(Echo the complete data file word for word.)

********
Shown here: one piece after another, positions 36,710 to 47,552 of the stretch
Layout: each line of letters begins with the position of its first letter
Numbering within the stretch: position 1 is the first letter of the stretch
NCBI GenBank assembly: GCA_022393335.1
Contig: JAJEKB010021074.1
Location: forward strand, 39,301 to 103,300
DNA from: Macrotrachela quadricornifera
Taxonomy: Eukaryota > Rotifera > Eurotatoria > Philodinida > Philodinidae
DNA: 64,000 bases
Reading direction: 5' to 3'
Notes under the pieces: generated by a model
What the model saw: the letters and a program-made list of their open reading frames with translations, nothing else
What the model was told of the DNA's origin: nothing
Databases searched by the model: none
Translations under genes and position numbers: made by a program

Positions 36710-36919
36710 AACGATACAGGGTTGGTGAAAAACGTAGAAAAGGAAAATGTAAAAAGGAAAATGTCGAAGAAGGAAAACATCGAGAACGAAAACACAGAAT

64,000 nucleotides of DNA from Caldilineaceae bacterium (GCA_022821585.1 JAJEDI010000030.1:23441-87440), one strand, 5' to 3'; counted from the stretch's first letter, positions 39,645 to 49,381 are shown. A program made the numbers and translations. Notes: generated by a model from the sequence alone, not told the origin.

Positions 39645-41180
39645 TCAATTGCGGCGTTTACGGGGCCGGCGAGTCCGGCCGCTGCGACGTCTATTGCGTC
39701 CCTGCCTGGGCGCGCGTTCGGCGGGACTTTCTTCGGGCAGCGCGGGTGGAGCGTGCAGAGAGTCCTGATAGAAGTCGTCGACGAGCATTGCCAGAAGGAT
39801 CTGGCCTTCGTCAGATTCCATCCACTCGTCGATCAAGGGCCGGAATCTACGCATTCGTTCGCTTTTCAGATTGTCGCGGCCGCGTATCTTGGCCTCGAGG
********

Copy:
Shown here: one piece after another, positions 36,710 to 47,552 of the stretch
Layout: each line of letters begins with the position of its first letter
Numbering within the stretch: position 1 is the first letter of the stretch
NCBI GenBank assembly: GCA_022393335.1
Contig: JAJEKB010021074.1
Location: forward strand, 39,301 to 103,300
DNA from: Macrotrachela quadricornifera
Taxonomy: Eukaryota > Rotifera > Eurotatoria > Philodinida > Philodinidae
DNA: 64,000 bases
Reading direction: 5' to 3'
Notes under the pieces: generated by a model
What the model saw: the letters and a program-made list of their open reading frames with translations, nothing else
What the model was told of the DNA's origin: nothing
Databases searched by the model: none
Translations under genes and position numbers: made by a program

Positions 36710-36919
36710 AACGATACAGGGTTGGTGAAAAACGTAGAAAAGGAAAATGTAAAAAGGAAAATGTCGAAGAAGGAAAACATCGAGAACGAAAACACAGAAT

64,000 nucleotides of DNA from Caldilineaceae bacterium (GCA_022821585.1 JAJEDI010000030.1:23441-87440), one strand, 5' to 3'; counted from the stretch's first letter, positions 39,645 to 49,381 are shown. A program made the numbers and translations. Notes: generated by a model from the sequence alone, not told the origin.

Positions 39645-41180
39645 TCAATTGCGGCGTTTACGGGGCCGGCGAGTCCGGCCGCTGCGACGTCTATTGCGTC
39701 CCTGCCTGGGCGCGCGTTCGGCGGGACTTTCTTCGGGCAGCGCGGGTGGAGCGTGCAGAGAGTCCTGATAGAAGTCGTCGACGAGCATTGCCAGAAGGAT
39801 CTGGCCTTCGTCAGATTCCATCCACTCGTCGATCAAGGGCCGGAATCTACGCATTCGTTCGCTTTTCAGATTGTCGCGGCCGCGTATCTTGGCCTCGAGG